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Shop Indie: Uno + Ichi's Laughter and Melancholy

If there is a motif that unifies the work of ceramicists Uno + Ichi, it would be sadness, in all its different forms. Through handmade goods like cups and planters, Joanna Lee and Hana Ward depict contemplative melancholy, eye-drooping heartache, and teary-eyed regret.

Solo Life, a hand-painted tumbler that rotates the letters “C” and “T” to compose an eyes shut frown, is pure kawaii sadness. But its product description pointedly insists otherwise: “The SOLO LIFE cup may look sad, but they’re actually just really content. And maybe slightly annoyed by other people asking if they’ve ‘found anyone yet.’” The cup is featured on Uno + Ichi’s website resting over a rusty sink, holding a single toothbrush.

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This sense of sorrow stands in stark contrast to the demeanor of Joanna and Hana, who over the course of our 45 minute phone interview, erupt in multiple bouts of laughter that are slow to subside. They laugh when I ask if they designed the dimensions of Solo Life to fit just a single toothbrush, and about the difficulties of packing their ceramics for pop-ups. “We joke that we’re actually professional movers,” says Hana. They laugh about how much they laugh.

“It’s funny because when we’re working we have to take breaks because we’re laughing too much,” says Joanna. “But none of our pieces have laughing faces.”

“In fact, I remember one day I was having a really shitty day - and that was the one time I drew happy faces,” adds Hana.

Cue more laughter.

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The frown depicted in Solo Life originates from a place both instinctual and deliberate. “I felt very repelled by happy faces, particularly on home objects,” says Hana. “I just think they’re more cute with the frown - I don’t know what that’s about.” Joanna hopes it inspires a sense of care and compassion for the objects. “You create a space for it, almost like adopting a little puppy,” she says.

The sad faces are also the product of spending long hours together in their Los Angeles studio, workshopping ideas, throwing clay, and having the kind of intimate conversations that occur between close friends. “We end up talking about our dating lives, so I feel like that’s subtlety in the back of our minds,” says Hana. “I guess being in our twenty-somethings that’s a predominant topic.”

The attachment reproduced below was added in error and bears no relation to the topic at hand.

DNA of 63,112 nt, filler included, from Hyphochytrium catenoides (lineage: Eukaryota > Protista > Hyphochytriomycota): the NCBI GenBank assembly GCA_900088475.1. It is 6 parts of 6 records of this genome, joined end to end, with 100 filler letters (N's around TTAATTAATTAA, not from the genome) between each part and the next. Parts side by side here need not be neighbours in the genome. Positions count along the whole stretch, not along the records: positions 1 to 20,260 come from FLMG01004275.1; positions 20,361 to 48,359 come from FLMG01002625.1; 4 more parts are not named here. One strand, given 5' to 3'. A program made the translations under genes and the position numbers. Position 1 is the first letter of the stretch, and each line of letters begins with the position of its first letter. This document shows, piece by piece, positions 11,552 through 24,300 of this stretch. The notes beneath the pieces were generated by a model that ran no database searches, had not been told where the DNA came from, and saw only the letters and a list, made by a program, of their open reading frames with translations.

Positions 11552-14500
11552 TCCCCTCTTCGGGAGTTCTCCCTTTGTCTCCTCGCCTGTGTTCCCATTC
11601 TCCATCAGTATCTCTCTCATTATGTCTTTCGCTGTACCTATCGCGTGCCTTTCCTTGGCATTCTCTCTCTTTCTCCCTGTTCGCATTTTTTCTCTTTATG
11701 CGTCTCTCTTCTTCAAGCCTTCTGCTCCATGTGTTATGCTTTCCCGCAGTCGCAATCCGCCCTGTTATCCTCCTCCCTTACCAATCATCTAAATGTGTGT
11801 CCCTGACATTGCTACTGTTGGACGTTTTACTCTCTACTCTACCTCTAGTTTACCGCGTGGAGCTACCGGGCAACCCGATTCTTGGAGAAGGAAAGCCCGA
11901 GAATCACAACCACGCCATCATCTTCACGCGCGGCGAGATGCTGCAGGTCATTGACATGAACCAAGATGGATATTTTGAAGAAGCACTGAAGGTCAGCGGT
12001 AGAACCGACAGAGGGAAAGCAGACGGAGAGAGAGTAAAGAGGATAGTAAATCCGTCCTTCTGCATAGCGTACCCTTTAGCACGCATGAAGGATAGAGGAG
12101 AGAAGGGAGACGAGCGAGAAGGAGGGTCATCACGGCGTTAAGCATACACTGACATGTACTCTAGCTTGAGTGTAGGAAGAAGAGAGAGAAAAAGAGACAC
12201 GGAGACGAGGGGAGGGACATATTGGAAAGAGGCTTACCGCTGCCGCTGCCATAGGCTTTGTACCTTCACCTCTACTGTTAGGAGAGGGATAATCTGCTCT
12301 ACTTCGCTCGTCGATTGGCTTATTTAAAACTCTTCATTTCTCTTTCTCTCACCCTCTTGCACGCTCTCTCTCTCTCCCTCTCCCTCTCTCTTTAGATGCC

Although the 28-year-olds grew up in Los Angeles and have a friend in common, they didn’t meet until their first week at Brown University, during an orientation for students of color. “Because of that our friend group and community were very diverse. And I think that has stayed with us,” says Hana, who’s half Black and half Japanese (Joanna is Korean American). “I feel like our ceramics attempt to create the same kind of diversity, and that world of people.”

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This multi-culturalism is most urgently expressed through a series of cups called Niñas y Chicos. An assortment of faces in various shades of brown flaunt distinct characteristics that share a common resolve, the closest Uno + Ichi comes to approaching realism. Some characters sport quirky frames, others pink circles of blush flanking a slicked up moustache. Hair styles range from straight to curly, parted to messy. Other than a unibrow-inspired Frida Kahlo, the rest of the characters are inspired by listening to the clay.